From The Mag

Living the Dream on a Budget

Reader Roger Guia sent us a letter asking how in the world skydivers balance family and financial responsibility with the ridiculously expensive sport of skydiving:

So here I am, sitting outside on a beautiful day reading the latest issue of Blue Skies Magazine. Reading about of what it seems to be the life of a lot of wonderful people that has become part of the skydive community around the world. It really inspires me a lot every time I read it. And every time I read a new article there is only one thing that comes to my mind:

How can everybody in this community afford to be a skydiver?  

And I’m not talking about the rich and privilege people that can buy a state-of-the-art rig. I’m talking about regular people like me. With regular jobs and family, (responsibilities).

Coincidentally, Melanie Curtis turned in her column the next month (issue #42) addressing this very question.

PD New Beginning

If you find yourself in this type of skydiving financial bind, go through the following questions to help clarify your unique situation. With clarity, we can consciously determine what action is best for us each to take, and ultimately feel good in our choice, no matter what it looks like.

  1. How much joy will I get from the jumps I want to pay for?
  2. How much stress will I experience shelling out the cash for those jumps?
  3. Will the joy I get from those jumps be greater than the stress from the financial output?
    • If yes, go for it. Doing what we love brings good juju into our brain, body, and being. Feel the flow, use it to kick a** at work and make the money you need to keep jumping the way you want.
    • If no, consider what possible opportunities you can create to improve your financial standing so you can fit the amount of jumping you really want into your life. Answer the following question and do your own brainstorming:
      • What can you do right now to improve your financial standing so you can do the jumping you want to do? Work more shifts? Pack parachutes one day a weekend? Sell some stuff out of your closet? Work out a deal with the DZ to get discounted jumps in exchange for giving back, organizing, or whatever? Something else?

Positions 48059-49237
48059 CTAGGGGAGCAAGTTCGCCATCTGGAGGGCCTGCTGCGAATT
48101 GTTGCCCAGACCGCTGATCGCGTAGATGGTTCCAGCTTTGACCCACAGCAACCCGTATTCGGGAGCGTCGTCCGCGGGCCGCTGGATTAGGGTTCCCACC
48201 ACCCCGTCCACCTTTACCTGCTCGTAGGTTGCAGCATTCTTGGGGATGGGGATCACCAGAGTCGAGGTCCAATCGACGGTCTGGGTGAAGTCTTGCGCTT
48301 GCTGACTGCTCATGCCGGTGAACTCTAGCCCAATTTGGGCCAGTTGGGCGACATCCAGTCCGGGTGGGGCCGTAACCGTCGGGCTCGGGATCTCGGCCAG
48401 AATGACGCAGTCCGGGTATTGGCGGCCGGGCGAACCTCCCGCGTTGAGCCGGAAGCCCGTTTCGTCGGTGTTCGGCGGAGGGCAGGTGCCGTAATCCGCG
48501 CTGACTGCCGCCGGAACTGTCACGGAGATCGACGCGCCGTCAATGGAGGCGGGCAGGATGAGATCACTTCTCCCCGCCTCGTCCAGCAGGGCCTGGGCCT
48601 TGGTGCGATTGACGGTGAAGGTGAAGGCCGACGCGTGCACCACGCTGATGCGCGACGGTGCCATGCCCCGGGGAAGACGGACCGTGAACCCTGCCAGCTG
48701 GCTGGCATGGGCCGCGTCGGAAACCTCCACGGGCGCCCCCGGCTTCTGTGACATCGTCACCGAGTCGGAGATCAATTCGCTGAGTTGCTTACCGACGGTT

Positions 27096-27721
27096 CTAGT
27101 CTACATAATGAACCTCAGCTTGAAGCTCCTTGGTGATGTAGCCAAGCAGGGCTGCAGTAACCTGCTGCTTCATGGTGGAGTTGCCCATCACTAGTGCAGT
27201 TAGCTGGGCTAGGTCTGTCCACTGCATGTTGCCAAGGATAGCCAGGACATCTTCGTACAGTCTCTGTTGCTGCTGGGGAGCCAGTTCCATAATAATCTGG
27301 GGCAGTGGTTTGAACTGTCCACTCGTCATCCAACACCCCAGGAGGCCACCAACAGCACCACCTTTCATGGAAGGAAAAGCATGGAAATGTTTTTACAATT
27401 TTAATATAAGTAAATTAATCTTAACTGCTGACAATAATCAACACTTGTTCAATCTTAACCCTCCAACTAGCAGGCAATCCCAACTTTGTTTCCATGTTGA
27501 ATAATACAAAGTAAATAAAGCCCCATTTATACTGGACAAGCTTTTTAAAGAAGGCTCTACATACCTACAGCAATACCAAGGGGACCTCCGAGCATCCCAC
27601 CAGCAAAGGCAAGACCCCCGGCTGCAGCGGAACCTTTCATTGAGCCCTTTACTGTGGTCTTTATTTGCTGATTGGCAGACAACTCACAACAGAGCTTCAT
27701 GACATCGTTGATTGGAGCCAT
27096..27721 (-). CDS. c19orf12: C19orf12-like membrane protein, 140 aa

If you’re not sure what to do, consider this thought: “I am choosing my current financial approach.”

This might sound like BS, but think about it…no matter what is happening, we choose to spend our money the way we spend it based on what’s important to us. Maybe you’re keeping your family fed. Maybe you’re keeping your credit card balance low. Theoretically, we could rack up the charges, buy 20 jumps a weekend without a care in the world, we could file for bankruptcy in a few years, or whatever else…but we’re not doing that.

It’s easy to get caught up feeling stuck in our financial situation, but when we step back and really look at our actions, it’s easy to see that we’re choosing based on our own financial value system. And that’s GREAT. We’re choosing to be in the world with a certain level of financial responsibility, and can always go to sleep at night feeling good about that even if it means we’re not jumping as much as we’d ideally like to be…for now.

So how do you afford skydiving with a family, responsibilities, and all of life’s other demands?


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